The most current map of the Milky Way is shown in an artist’s representation. The Sun is directly below the galactic center, near the Orion Spur. The Scutum-Centaurus arms sweeps out to the right and above, going behind the center to the far side.
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The most current map of the Milky Way is shown in an artist’s representation. The Sun is directly below the galactic center, near the Orion Spur. The Scutum-Centaurus arms sweeps out to the right and above, going behind the center to the far side. The maser observed is almost directly opposite the Sun from the center in the S-C arm, 65,000 light years away. Credit: NASA/JPL-Caltech/R. Hurt (SSC/Caltech)

Where is the Sun located in the Milky Way?

Contributed by
Oct 2, 2019

I get email. Most of the time it's people asking a question or two that are Google-able (hint hint), and sometimes it's a question I have to dig around a bit to answer. I like those, because it means I Get to Learn a Thing.

In this case, Bad Reader Joshua Brown it was about the Sun's location in the galaxy. Not how far we are from the center, which we know pretty well now (about 26,700 light years), but how far we are from the midplane of the galaxy. Our Milky Way galaxy is a flat disk 100,000 light years or so across, but it's also about 2,000 light years thick. The actual thickness is hard to define, since the stars kinda fade away as you go up (or down) from the disk, like the Earth's atmosphere thins out as you increase altitude. Also, how thick it is depends on what you measure!

An all-sky infrared image of the galaxy remapped so that the flat disk of the galaxy runs right through the center, and the center is the galactic center. We are inside the galaxy, so this image is like looking back toward the galaxy’s center.

An all-sky infrared image of the galaxy remapped so that the flat disk of the galaxy runs right through the center, and the center is the galactic center. We are inside the galaxy, so this image is like looking back toward the galaxy’s center, with the disk extending behind us. Galactic north is up, and the midplane cuts exactly halfway through the disk. Credit: 2MASS/UMass/IPAC-Caltech/NASA/NSF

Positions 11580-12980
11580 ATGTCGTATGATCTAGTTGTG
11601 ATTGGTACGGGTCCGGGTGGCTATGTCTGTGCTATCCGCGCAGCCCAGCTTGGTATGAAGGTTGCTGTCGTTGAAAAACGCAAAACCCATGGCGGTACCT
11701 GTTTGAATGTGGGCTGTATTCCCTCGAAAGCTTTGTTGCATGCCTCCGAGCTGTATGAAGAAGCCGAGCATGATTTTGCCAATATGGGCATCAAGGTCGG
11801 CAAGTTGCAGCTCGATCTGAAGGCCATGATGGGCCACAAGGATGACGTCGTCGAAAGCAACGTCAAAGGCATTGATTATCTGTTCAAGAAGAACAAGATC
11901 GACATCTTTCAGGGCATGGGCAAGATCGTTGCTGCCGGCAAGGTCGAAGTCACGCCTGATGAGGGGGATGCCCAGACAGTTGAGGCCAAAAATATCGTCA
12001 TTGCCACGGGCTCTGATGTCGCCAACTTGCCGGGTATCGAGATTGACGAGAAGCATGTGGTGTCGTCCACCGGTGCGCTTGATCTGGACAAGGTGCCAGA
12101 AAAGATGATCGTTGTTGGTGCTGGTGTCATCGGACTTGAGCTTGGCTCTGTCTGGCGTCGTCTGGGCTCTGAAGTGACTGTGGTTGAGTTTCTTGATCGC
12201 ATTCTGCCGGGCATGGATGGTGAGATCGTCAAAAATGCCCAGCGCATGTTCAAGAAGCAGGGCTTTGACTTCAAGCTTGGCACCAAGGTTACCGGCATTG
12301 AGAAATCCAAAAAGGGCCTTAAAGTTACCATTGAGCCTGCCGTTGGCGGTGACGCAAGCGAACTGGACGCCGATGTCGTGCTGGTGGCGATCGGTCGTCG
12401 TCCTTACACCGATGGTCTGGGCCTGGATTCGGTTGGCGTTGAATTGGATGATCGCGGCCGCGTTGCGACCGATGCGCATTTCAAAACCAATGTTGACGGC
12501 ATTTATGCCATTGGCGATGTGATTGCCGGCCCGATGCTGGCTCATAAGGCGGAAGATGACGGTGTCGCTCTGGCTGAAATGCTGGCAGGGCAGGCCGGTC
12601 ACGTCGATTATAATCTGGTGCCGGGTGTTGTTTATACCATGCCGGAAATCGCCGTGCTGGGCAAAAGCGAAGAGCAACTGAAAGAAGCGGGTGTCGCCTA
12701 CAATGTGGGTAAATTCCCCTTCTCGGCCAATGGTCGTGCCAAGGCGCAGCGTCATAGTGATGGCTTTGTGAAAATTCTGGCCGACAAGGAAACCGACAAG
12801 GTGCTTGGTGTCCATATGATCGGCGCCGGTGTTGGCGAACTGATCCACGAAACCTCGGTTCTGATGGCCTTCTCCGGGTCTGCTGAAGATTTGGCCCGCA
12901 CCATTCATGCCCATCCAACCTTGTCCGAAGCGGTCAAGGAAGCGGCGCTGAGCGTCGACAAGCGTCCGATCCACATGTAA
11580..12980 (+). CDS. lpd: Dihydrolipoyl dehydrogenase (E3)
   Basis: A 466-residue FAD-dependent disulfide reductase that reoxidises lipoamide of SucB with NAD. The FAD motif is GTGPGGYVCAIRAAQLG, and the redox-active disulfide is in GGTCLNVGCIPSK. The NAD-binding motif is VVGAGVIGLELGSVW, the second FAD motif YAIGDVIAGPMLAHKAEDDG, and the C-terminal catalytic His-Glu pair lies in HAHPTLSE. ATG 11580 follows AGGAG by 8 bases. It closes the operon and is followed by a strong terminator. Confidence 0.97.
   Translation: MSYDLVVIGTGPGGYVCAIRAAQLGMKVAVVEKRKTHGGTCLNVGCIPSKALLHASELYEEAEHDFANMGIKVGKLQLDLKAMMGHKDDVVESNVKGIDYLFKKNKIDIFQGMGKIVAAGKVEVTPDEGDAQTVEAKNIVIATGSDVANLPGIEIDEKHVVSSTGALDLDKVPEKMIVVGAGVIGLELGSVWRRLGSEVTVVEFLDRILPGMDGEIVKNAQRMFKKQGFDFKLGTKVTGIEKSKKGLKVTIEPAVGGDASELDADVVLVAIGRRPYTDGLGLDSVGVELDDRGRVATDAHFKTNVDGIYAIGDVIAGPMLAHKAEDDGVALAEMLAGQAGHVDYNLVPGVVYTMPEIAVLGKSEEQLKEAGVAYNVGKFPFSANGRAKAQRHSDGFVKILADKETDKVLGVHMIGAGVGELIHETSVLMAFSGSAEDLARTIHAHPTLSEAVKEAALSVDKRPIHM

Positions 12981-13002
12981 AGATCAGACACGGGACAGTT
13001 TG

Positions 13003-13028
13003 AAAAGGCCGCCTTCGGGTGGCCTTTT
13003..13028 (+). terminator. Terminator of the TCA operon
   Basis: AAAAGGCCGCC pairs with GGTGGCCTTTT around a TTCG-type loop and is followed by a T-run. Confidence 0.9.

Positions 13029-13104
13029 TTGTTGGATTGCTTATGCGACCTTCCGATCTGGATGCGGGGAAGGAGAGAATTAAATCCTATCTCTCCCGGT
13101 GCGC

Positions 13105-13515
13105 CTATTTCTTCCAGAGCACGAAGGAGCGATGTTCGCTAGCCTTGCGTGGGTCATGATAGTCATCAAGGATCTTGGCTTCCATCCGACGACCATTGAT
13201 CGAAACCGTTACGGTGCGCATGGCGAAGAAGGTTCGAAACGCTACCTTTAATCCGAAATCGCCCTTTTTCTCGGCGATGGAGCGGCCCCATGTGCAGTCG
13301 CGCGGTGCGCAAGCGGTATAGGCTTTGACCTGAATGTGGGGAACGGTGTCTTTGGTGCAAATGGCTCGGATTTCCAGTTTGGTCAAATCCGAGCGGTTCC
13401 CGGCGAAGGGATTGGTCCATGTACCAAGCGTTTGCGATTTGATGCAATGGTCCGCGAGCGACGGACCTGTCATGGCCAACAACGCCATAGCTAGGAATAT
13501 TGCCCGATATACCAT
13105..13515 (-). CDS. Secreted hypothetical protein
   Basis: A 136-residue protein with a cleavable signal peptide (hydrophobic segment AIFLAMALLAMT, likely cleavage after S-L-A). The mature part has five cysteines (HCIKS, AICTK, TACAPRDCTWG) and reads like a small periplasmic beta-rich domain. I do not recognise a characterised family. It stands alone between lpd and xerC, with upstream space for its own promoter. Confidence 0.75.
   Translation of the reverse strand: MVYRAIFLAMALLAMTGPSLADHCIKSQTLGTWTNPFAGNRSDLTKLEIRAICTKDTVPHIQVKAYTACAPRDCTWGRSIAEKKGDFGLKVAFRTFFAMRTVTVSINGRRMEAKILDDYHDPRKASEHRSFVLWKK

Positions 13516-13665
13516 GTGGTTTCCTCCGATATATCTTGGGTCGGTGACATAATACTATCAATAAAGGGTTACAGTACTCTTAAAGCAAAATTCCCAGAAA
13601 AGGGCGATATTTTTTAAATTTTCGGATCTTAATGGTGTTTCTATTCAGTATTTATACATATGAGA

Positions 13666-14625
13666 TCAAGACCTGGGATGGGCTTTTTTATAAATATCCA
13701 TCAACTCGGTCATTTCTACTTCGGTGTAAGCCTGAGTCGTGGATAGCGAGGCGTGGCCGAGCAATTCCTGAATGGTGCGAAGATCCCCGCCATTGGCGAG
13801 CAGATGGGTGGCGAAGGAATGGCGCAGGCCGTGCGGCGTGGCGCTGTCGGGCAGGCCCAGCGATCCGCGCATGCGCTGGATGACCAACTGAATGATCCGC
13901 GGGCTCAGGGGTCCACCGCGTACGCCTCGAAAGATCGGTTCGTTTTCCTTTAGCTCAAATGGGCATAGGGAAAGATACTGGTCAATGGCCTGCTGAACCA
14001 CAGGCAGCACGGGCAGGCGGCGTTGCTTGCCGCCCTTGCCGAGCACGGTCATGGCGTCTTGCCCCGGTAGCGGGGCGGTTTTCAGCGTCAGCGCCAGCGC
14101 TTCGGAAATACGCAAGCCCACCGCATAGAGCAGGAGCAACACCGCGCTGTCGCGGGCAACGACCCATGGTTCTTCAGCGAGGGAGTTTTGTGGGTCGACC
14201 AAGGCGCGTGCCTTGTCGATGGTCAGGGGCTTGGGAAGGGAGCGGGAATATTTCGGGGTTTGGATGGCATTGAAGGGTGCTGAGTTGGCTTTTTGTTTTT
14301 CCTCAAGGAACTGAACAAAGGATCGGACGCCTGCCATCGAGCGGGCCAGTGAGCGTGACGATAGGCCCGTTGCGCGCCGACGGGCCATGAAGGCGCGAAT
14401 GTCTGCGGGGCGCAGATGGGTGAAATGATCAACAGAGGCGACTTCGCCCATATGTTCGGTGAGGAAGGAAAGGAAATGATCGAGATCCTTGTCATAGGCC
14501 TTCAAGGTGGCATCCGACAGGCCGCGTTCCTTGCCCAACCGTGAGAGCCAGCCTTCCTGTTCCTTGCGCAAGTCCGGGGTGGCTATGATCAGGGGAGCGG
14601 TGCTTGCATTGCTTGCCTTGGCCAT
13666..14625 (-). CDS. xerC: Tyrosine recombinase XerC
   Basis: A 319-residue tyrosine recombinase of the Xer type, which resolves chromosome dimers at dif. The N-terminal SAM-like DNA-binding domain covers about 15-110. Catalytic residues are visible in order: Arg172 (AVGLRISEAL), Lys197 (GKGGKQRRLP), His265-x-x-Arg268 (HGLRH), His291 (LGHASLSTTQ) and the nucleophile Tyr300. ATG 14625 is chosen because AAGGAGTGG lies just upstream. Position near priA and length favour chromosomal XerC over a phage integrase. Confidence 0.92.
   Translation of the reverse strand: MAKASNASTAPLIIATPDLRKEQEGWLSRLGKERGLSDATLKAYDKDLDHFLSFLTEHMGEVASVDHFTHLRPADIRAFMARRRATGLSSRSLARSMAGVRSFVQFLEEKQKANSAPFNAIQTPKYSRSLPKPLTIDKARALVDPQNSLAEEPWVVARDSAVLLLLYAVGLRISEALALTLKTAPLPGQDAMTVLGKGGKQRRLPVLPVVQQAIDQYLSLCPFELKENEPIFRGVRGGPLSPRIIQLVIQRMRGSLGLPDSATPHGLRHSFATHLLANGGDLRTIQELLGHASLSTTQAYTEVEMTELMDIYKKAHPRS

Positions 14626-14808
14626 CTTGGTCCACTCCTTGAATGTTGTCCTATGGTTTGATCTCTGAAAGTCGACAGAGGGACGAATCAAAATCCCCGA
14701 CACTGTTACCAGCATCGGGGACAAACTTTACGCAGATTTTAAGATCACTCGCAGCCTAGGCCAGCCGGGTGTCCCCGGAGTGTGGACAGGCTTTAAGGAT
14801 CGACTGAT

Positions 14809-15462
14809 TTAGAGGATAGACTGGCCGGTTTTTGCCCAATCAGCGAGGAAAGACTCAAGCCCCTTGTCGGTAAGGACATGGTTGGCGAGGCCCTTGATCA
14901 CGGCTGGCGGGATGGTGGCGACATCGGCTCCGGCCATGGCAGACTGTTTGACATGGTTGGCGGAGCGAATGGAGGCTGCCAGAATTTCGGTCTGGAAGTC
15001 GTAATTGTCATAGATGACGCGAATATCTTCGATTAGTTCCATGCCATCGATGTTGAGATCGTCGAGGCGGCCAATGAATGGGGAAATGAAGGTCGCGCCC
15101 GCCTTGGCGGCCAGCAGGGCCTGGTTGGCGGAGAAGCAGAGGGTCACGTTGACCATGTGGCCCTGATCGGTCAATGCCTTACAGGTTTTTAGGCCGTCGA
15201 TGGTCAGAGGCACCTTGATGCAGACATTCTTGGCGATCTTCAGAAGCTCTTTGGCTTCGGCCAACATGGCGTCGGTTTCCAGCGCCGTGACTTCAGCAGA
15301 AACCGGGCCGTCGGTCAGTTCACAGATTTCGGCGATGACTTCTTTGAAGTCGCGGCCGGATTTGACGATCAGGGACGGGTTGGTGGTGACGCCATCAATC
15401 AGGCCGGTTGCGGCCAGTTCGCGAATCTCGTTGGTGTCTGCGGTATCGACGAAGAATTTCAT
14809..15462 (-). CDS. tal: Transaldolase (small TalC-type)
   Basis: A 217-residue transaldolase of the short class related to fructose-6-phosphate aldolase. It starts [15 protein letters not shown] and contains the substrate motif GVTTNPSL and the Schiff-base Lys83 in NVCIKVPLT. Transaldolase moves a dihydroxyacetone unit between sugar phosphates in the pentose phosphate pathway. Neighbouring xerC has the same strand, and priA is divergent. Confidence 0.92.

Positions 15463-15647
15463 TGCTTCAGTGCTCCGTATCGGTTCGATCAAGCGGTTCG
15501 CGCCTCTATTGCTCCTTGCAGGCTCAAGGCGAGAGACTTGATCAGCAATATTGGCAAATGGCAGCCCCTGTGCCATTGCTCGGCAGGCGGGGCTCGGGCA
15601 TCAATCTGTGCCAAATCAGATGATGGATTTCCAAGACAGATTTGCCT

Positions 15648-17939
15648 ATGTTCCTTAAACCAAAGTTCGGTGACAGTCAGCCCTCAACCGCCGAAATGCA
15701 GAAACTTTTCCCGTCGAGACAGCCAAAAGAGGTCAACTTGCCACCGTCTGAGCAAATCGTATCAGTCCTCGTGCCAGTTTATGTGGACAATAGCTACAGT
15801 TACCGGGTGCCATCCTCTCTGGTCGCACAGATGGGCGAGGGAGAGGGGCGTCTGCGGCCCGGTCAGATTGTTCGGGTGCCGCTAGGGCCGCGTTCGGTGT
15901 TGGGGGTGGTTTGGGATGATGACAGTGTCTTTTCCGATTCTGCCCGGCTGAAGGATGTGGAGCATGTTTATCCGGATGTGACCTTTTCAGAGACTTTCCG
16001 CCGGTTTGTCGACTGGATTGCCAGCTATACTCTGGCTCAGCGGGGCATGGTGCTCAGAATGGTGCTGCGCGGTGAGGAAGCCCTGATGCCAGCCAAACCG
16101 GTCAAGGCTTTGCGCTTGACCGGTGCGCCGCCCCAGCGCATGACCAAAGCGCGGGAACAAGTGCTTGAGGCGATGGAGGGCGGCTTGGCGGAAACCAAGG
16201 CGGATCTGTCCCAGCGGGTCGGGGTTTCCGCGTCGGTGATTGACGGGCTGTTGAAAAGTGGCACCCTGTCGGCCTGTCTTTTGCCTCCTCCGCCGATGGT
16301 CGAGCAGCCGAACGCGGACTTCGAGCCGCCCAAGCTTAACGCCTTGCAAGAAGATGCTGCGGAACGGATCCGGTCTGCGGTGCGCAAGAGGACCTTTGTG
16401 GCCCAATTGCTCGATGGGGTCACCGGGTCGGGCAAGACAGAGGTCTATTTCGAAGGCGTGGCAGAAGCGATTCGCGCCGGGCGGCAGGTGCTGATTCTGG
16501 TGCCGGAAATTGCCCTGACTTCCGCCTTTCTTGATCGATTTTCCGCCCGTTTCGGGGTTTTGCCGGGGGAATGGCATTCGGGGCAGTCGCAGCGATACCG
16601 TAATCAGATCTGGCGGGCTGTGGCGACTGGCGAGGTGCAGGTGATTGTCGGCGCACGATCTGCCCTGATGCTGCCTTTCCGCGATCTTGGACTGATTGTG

There are actually two disks to the galaxy: a thick disk and a thin disk, with the thin disk right in the middle of the thick one. Imagine the galaxy is a two-layer cake with frosting in between the layers. The frosting is the thin disk, and the cake sponge is the thick one. If the two sponge layers are exactly the same height, then the galactic midplane would slice horizontally exactly through the center of the frosting layer between them. To give you a sense of scale, if the cake is 10 cm high (the top-to-bottom thickness of the thick disk), then to scale with the Milky Way the cake itself would be a circle 5 meters in diameter! That's a very wide, flat cake. The frosting layer in the middle representing the thin disk would be about 4 cm thick, which is a thick frosting layer!).

Also, to this scale, the Sun would be 1.3 meters out from the center, roughly halfway from the center to the edge.

But where is it vertically in the cake? Right in the center of that frosting layer, or off by a bit up or down?

The most current map of the Milky Way is shown in an artist’s representation. The Sun is directly below the galactic center, near the Orion Spur. The Scutum-Centaurus arms sweeps out to the right and above, going behind the center to the far side.

The most current map of the Milky Way is shown in an artist’s representation. The Sun is directly below the galactic center, near the Orion Spur. The Scutum-Centaurus arms sweeps out to the right and above, going behind the center to the far side. The maser observed is almost directly opposite the Sun from the center in the S-C arm, 65,000 light years away. Credit: NASA/JPL-Caltech/R. Hurt (SSC/Caltech)